Step House Ancestral Site, Mesa Verde

Overlook on Step House Ruin, Mesa Verde National Park, Colorado.

Step House site from an overlook, Wetherill Mesa, Mesa Verde National Park.

At Mesa Verde National Park you can only visit the cliff dwellings on-site as part of a Ranger-led tour. To protect them from the high numbers of visitors that want to see them these days. (If you don’t care for such a one or two hour trek, there are nice overlooks to get photos from above).

Path to Step House ruin, Mesa Verde National Park, Colorado.

Paved path down to Step House alcove site, Wetherill Mesa.

The Ranger-led tours only cost $5 per person, per tour. A nominal fee. But you have to buy your tickets in person at the park, or in Cortez, not online. You can buy them locally up to two days in advance, though.

Step House Ruin, the stone steps, Mesa Verde National Park, Colorado.

Step House site, looking up at the ancient stone steps hugging the face of the alcove.

There is one notable exception: the Step House site on Wetherill Mesa. You don’t need to buy a ticket, because they station a Ranger down there from 9am to 4pm to both protect the site and to answer questions for visitors.

Step House cliff dwelling pueblo, Mesa Verde National Park, Colorado.

The cliff dwelling pueblo at Step House, Wetherill Mesa.

Step House is also an easy walk, on a paved path. Not only that, but it has been developed so as to show off two very distinct periods of habitation. Most noticeable is the cliff dwelling pueblo, which was the later period, just before they exited the area around 1300 A.D. But long before that, the pre-puebloans, who had not yet learned how to fire pottery, let alone build habitable stonework pueblos, lived on the same site in pit houses.

Reconstructed pit house dwelling, Step House Ruin, Mesa Verde National Park, Colorado.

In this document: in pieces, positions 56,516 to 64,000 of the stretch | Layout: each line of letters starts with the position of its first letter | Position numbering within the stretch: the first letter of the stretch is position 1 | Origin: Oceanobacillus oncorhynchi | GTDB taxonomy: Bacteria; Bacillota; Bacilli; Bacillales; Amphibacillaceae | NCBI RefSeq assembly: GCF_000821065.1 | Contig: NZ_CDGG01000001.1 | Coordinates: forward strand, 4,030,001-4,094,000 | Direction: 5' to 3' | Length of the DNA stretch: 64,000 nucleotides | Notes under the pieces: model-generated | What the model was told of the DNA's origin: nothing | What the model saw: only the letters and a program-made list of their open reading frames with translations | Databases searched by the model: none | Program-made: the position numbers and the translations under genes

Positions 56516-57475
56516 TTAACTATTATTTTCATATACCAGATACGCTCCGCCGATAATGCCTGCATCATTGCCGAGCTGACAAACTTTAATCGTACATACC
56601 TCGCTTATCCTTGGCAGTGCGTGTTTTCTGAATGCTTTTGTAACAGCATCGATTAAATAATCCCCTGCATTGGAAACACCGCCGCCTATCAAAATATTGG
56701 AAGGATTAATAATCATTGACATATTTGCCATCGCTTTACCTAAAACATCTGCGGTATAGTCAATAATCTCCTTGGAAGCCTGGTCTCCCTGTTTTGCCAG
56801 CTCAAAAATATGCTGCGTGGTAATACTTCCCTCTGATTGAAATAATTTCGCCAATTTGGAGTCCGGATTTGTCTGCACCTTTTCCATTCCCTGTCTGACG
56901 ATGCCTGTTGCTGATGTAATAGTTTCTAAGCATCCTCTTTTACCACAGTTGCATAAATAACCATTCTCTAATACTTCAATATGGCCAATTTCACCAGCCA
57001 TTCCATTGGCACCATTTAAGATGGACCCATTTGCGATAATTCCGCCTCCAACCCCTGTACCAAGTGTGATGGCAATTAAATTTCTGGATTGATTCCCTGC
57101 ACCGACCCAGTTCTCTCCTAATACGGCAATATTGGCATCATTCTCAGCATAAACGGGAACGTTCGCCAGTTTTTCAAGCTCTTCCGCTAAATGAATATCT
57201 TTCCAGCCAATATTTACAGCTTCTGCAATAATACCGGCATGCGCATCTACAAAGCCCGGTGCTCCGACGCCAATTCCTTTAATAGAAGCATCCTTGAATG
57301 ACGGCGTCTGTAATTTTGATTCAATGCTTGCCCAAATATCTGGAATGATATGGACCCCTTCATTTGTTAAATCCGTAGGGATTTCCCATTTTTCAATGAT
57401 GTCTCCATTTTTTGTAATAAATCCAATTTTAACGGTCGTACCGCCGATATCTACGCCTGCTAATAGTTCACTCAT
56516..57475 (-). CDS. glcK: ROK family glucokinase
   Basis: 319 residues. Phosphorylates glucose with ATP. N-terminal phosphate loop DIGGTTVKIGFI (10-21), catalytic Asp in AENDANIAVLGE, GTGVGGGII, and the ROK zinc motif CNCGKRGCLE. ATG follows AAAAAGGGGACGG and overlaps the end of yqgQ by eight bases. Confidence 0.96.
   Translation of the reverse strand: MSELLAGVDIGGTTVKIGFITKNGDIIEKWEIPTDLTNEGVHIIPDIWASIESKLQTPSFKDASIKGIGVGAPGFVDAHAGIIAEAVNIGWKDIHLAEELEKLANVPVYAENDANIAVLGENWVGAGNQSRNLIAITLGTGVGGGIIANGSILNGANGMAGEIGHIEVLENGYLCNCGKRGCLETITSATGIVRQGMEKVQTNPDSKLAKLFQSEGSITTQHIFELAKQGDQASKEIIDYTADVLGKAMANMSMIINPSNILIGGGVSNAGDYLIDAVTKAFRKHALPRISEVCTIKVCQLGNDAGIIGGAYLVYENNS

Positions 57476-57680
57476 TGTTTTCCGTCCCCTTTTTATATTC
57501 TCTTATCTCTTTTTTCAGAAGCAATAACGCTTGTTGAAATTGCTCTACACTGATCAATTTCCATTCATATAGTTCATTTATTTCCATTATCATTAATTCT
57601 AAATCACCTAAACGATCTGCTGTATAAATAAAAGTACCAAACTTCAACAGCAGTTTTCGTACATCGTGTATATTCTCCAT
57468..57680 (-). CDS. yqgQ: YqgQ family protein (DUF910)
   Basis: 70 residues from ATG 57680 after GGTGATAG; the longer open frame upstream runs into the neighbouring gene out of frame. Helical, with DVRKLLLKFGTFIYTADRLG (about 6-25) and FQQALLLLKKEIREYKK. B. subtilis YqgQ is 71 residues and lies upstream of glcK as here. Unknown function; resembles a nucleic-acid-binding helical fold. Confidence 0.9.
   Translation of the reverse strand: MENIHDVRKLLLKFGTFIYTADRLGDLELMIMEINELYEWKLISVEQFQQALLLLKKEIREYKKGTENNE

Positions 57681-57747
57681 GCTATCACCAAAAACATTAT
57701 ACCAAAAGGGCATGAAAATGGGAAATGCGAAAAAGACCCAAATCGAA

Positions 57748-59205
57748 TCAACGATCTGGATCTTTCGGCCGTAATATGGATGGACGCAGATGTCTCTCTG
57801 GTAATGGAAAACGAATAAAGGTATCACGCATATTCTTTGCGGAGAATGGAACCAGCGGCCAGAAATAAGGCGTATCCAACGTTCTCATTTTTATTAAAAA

Reconstructed pit house dwelling at Step House.

And at Step House a pit house has been reconstructed to give you a much better idea of what that had looked like. It’s a wonderful two-for-one walk, just a stone’s throw from the parking lot.

Panoramic photo of the Step House Ruin site on Wetherill Mesa, Mesa Verde National Park, Colorado.

Step house alcove panorama, Wetherill Mesa.

Photo location: Mesa Verde National Park, Colorado.

© Copyright Stephen J. Krieg

The Green Table Finally Greens Up (Mesa Verde)

Mountain Mahogany, Cercocarpus montanus, at Mesa Verde National Park, Colorado.

Mountain Mahogany (Cercocarpus montanus) leafing out and flowering, Mesa Verde, April 24.

Mesa Verde means “green table” in Spanish. Mesa Verde National Park is a tilted green table, heavily dissected by its canyons that also flow south.

Other than its famous prehistoric cliff dwellings and dizzying geology, the Mesa looks rather drab after the snows are gone and the deciduous vegetation has yet to leaf out.

Thus it has been interesting watching the progression of springtime through the various shrubs, forbs and grasses as they turn the brown and gray back to green.

Bitterbrush (Purshia tridentata) leafing and blooming, Mesa Verde National Park, May 4.

Bitterbrush (Purshia tridentata) leafing and blooming, Mesa Verde National Park, May 4.

The earlier leafing species such as Mountain Mahogany (Cercocarpus montanus) and Utah Serviceberry (Amelanchier utahensis) seem to be well adapted to the weather swings of early spring. They don’t sweat cold snaps, even the occasional late snow storm.

Utah Serviceberry (Amelanchier utahensis) blooming at Mesa Verde, May 7, 2017.

Utah Serviceberry (Amelanchier utahensis) blooming at Mesa Verde, May 7.

On the other hand the “Oakbrush”, the Gambel Oak (Quercus gambellii) that tough small tree that resprouts vigorously even after the major fires that occurred in the park about 15-20 years ago, is cold sensitive. It leafs out later, and cautiously. I was to find out why during this particular spring.

Gamber Oak, Quercus gambellii, leafing and beginning to flower, Mesa Verde National Park.

Gambel Oak leafing and about to flower, Mesa Verde, April 24.

Things had been greening up nicely in the park. In fact, it was a very early spring, especially judging by how early the yucca plants were beginning to send up their flower stalks, at 7,000 feet in elevation.

North Rim of Mesa Verde, from Montezuma Valley Overlook, May 4, 2017.